People Round-Up, Mid-January 2016


Suzanne O’Neill will become VP, Executive Editor at Grand Central at the beginning of February. She was previously VP, Executive Editor at Crown.

Jane Manning Hyatt joined Chronicle Books as Executive Director of Sales. She was previously VP, Higher Education at Teachscape.

Laura Dew is now Creative Director at Quarto Publishing Group USA.

At literary agencies, Molly O’Neill joined Waxman Leavell Literary Agency as Agent. She was previously Head of Editorial at Storybird. . . Angela Scheff joined The Christopher Ferebee Agency as Agent. She was previously freelancing. Jana Burson has also joined The Christopher Ferebee Agency. She was previously Owner of The Burson Agency. . . Megan Reid is now Senior Scout for Adult Fiction and Nonfiction at Sanford J. Greenburger Associates. She was Associate Editor at Emily Bestler Books and Atria. . . MacKenzie Fraser-Bub has left her position as Agent at Trident Media Group to become an independent Agent. . . Molly Glick is now Agent in CAA’s books department, based in New York. She was previously Agent at Foundry Literary + Media, and will bring her clients over with her. . . Barbara Berson is now Agent at The Helen Heller Agency. She was most recently a Freelance Editorial Consultant. . . Margaret Sutherland Brown is now Agent at the Emma Sweeney Agency. She was most recently at Freelance Editor. . . Kent Wolf joined The Friedrich Agency as Agent and Foreign Rights Director. He was previously at Lippincott Massie and McQuilkin.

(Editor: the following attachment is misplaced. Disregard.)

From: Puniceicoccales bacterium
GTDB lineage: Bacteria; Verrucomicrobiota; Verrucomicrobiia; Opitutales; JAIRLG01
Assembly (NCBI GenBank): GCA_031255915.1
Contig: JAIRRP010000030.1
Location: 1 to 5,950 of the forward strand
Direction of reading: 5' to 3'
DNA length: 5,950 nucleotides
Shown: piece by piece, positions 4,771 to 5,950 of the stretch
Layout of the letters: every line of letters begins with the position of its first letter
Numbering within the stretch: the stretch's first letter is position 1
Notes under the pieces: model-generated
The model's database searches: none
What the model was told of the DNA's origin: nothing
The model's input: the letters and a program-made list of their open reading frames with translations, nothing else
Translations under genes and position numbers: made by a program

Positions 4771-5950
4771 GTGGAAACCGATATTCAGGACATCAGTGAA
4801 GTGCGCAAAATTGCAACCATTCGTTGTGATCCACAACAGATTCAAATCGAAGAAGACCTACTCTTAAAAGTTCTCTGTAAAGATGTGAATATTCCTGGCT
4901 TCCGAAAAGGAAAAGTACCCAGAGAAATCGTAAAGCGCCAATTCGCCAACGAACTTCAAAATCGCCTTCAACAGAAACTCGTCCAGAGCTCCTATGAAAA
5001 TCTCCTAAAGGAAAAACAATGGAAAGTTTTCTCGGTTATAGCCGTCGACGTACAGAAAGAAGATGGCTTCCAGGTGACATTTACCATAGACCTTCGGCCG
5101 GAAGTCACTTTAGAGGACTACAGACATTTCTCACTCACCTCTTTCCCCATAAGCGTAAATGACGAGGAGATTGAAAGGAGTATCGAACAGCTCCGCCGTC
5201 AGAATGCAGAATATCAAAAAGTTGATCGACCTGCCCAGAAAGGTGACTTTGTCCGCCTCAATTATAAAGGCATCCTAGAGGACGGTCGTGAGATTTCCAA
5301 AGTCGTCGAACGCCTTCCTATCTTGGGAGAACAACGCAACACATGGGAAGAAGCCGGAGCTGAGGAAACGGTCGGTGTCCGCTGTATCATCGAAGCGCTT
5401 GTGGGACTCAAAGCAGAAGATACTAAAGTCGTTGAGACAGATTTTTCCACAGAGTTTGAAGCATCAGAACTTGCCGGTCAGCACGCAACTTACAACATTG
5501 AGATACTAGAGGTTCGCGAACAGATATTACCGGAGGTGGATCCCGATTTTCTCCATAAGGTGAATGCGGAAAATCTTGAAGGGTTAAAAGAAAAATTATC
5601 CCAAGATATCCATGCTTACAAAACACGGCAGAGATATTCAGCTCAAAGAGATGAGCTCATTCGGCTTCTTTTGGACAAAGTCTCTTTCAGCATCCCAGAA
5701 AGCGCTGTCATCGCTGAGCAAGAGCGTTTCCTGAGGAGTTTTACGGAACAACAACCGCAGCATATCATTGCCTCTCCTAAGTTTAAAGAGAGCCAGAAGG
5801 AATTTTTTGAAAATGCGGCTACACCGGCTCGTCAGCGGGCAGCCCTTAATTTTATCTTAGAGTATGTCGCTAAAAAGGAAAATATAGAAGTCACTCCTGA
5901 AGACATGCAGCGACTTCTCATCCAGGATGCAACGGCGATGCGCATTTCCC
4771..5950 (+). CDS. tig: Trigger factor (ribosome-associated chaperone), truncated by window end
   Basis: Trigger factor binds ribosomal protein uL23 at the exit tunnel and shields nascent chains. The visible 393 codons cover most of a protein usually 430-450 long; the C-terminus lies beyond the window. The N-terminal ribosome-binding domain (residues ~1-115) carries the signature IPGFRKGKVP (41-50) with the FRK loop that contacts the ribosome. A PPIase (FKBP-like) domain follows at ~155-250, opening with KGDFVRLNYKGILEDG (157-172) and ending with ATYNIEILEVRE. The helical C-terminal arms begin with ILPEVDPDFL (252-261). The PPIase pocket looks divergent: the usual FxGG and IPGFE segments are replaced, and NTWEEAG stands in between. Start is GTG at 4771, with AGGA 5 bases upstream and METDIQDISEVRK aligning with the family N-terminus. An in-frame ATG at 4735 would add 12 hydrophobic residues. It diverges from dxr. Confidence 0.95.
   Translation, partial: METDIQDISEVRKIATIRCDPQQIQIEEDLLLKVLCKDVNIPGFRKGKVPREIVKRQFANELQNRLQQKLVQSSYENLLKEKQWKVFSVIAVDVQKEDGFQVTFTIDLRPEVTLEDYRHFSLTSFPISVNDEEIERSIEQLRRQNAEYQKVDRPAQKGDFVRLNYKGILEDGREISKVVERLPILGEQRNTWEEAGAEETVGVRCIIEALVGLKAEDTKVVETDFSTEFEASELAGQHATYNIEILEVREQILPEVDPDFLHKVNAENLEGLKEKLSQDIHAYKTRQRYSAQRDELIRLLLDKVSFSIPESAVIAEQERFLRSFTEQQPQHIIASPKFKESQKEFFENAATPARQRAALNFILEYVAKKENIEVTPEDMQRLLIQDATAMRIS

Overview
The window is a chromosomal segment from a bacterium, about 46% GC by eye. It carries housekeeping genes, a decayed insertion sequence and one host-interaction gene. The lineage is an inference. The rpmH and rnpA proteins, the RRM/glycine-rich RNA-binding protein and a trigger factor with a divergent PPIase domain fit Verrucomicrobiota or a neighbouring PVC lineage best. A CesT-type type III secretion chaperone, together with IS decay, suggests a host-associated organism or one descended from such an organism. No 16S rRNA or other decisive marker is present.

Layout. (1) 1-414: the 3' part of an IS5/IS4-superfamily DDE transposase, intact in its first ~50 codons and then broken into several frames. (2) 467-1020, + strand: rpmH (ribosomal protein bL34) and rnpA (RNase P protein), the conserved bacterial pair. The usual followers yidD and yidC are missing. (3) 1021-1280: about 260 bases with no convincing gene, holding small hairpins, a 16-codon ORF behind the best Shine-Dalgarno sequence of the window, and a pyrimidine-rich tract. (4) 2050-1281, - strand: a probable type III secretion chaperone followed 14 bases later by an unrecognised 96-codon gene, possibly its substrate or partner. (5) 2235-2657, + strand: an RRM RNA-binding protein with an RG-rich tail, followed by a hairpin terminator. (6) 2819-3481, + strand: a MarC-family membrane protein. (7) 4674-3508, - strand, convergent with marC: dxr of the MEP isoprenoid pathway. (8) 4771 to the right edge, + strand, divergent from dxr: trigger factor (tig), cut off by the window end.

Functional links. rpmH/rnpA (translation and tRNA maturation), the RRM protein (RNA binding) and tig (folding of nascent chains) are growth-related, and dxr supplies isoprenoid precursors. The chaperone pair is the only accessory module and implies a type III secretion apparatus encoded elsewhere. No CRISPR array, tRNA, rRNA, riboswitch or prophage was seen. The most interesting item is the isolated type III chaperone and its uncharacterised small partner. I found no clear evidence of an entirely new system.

Ben Bruton launched his own book publicity firm Ben Bruton Literary. He was previously Senior Director, Publicity at William Morrow.

Eric Shoup joined Scribd as COO. He was previously Chief Product Officer at

David DeWitt joined Little Bee Books as Designer. He was previously Designer at Scholastic.

Paola Crespo is now Marketing Coordinator at Open Road Media. She was Publicity Assistant at Penguin Random House.

Jonathan Lee joined Catapult as Senior Editor. He was Editor at A Public Space.

Paul Fisher is now Senior Marketing Director, Fiction Books for HarperCollins Christian. He was previously  SVP, Marketing at THIEL Audio.